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Justice Department to Pay $88 Million to Families, Survivors of 2015 AME Church Shooting

Milton Quintanilla | Contributor for ChristianHeadlines.com | Friday, October 29, 2021
Justice Department to Pay $88 Million to Families, Survivors of 2015 AME Church Shooting

Justice Department to Pay $88 Million to Families, Survivors of 2015 AME Church Shooting


The U.S. Justice Department has agreed to pay $88 million to the families and survivors of the 2015 shooting at Mother Emanuel AME Church in Charleston, South Carolina, that left nine churchgoers dead.

The families of the slain victims had filed a lawsuit over a faulty background check that enabled Roof to buy the handgun he used to carry out the shooting.

"The mass shooting at Mother Emanuel AME Church was a horrific hate crime that caused immeasurable suffering for the families of the victims and the survivors," Attorney General Merrick Garland said in a statement.

"Since the day of the shooting, the Justice Department has sought to bring justice to the community, first by a successful hate crime prosecution and today by settling civil claims," he added.

According to CBN News, the $88 million settlement includes $63 million for the families of fallen victims and $25 million for those who survived the massacre. The shooting was carried out by a man named Dylann Roof on June 15, 2015.

Attorney Bakari Sellers, who helped broker the agreement, explained that the number 88 was significant because it represented the number of bullets Roof was carrying with him during the attack. It is also a number often linked to white supremacy.

The settlements, which are still pending a judge's approval, range from $6 million to $7.5 million per claimant for the families of the slain, according to the Justice Department. Meanwhile, survivor's settlements are at $5 million per claimant.

Prior to the mass shooting, Roof was arrested by Columbia, S.C. police on a drug possession charge that should have prevented him from purchasing a firearm. However, after several clerical errors and a lack of due diligence, Roof would be permitted to buy the gun he would later use in the church shooting.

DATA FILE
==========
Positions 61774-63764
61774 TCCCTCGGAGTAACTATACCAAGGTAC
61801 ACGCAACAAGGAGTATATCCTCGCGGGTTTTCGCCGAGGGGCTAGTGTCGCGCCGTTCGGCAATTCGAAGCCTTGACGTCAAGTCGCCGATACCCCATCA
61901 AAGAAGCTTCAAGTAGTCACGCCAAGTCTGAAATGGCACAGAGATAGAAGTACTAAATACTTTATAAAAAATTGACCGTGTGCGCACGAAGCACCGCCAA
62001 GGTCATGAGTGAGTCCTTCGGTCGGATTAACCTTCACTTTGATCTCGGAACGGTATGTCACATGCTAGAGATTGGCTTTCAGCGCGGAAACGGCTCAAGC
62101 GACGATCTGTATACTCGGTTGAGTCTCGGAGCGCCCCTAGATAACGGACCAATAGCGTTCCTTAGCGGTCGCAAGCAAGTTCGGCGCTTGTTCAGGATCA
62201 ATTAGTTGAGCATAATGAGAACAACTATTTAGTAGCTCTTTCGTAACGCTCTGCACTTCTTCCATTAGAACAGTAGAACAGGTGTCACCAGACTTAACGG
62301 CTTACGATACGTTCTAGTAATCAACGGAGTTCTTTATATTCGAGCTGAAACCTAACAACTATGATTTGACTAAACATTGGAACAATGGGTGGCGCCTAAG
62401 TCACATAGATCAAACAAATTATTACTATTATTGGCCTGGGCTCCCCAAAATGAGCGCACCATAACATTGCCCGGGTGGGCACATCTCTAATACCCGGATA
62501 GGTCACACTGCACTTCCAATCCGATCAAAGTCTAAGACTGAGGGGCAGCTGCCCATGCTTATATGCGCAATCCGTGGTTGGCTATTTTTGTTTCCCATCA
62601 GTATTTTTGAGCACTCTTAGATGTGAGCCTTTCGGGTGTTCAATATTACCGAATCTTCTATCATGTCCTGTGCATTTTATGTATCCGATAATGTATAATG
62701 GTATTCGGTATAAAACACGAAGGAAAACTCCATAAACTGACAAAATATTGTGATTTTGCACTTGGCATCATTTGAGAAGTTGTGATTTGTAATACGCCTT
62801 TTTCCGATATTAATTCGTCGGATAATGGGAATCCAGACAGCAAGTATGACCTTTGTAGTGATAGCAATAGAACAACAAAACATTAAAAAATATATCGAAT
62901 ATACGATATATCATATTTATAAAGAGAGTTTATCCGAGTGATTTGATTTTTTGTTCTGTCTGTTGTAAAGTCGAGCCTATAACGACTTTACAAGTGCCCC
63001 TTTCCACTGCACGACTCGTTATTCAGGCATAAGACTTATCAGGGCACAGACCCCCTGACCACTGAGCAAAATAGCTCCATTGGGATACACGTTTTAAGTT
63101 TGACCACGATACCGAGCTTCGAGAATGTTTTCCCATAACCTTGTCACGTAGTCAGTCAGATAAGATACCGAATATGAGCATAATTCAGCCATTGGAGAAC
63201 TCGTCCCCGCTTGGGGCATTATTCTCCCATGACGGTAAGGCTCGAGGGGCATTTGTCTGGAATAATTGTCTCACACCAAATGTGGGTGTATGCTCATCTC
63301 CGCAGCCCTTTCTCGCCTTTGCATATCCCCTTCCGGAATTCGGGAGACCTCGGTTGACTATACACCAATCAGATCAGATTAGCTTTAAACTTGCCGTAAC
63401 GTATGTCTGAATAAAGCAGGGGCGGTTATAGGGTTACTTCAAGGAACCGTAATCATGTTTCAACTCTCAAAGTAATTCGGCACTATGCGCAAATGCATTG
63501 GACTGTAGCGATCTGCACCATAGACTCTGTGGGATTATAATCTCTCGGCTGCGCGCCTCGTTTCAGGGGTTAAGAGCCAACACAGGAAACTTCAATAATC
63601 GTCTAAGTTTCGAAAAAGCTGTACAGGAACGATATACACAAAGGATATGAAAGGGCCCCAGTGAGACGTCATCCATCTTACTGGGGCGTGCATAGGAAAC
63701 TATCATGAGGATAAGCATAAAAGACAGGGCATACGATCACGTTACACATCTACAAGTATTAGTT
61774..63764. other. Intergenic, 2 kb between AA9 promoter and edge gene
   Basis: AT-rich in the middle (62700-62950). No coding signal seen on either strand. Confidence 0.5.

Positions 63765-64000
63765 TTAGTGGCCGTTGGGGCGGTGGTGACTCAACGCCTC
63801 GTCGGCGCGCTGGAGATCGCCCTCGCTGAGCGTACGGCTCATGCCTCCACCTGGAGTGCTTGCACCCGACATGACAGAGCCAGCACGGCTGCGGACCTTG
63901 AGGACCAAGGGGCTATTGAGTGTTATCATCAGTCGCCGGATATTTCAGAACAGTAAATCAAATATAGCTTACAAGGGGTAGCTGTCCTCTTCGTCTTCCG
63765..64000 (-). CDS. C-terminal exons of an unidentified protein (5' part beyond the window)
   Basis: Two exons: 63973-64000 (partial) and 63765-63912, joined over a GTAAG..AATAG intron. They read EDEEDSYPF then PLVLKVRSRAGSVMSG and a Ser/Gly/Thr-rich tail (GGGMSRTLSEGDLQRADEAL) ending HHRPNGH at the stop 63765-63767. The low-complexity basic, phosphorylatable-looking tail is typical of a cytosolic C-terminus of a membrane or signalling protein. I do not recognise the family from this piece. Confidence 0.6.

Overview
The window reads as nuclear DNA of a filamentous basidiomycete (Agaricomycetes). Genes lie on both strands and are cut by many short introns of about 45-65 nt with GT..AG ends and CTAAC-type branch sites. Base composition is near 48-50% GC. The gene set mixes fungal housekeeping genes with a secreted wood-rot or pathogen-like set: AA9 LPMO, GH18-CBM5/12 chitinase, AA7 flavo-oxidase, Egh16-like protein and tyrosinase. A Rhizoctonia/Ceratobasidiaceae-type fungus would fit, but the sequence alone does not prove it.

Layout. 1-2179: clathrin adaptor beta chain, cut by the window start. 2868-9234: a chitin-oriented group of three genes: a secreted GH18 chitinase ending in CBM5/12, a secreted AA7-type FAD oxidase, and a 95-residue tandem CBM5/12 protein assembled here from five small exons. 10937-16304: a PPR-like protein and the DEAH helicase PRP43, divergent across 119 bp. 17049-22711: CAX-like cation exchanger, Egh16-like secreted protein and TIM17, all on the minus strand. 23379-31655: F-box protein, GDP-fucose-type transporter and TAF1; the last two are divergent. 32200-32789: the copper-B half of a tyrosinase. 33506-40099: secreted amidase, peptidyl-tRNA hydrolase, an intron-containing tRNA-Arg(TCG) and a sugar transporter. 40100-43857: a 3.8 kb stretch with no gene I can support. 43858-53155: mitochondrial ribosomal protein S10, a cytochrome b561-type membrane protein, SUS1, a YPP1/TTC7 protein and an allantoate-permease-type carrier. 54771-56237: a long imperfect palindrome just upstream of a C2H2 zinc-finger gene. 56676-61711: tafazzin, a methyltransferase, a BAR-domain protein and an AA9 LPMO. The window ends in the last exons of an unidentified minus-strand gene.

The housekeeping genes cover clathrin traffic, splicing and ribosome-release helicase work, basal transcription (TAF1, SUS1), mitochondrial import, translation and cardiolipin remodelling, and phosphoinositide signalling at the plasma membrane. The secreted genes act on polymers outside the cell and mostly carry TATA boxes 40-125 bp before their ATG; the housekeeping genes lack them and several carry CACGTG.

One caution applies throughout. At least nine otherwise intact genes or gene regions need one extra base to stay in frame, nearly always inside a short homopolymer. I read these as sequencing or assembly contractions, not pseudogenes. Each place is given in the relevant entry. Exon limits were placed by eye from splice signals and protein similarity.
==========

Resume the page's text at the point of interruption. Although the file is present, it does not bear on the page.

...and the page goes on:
According to court documents, the errors included incorrectly listing the sheriff's office as the arresting agency instead of the Columbia Police Department.

At the time, an examiner with the National Instant Criminal Background Check System reached out to the sheriff's office for more information on the arrest in order to determine if the sale should be denied. The examiner would learn that the sheriff's department did not have a report on Roof's arrest. After receiving this news, the examiner would attempt to contact the Columbia Police Department, but after she was unable to locate or contact them, she ended the inquiry. Roof was then able to buy a handgun at a West Columbia store after the standard 3-day waiting period passed.

The 2015 shooting was deemed the worst terrorist attack on an African American congregation in the past five decades.

In 2017, Roof became the first person in America to receive a death sentence for a federal hate crime. He was also sentenced to nine consecutive life sentences after pleading guilty to state murder charges.

At the time of the federal trial, Roof showed no remorse for the killings, telling the jury that he had to do it. The gunman also contended that he does not have a mental illness.

In August, a federal appeals court upheld Roof's death sentence.

Related:

Charleston Church Shooter to Appear before Appellate Court

Photo courtesy: ©Getty-Images/Jeff Gentner/Stringer


Milton Quintanilla is a freelance writer. He is also the co-hosts of the For Your Soul podcast, which seeks to equip the church with biblical truth and sound doctrine. Visit his blog Blessed Are The Forgiven.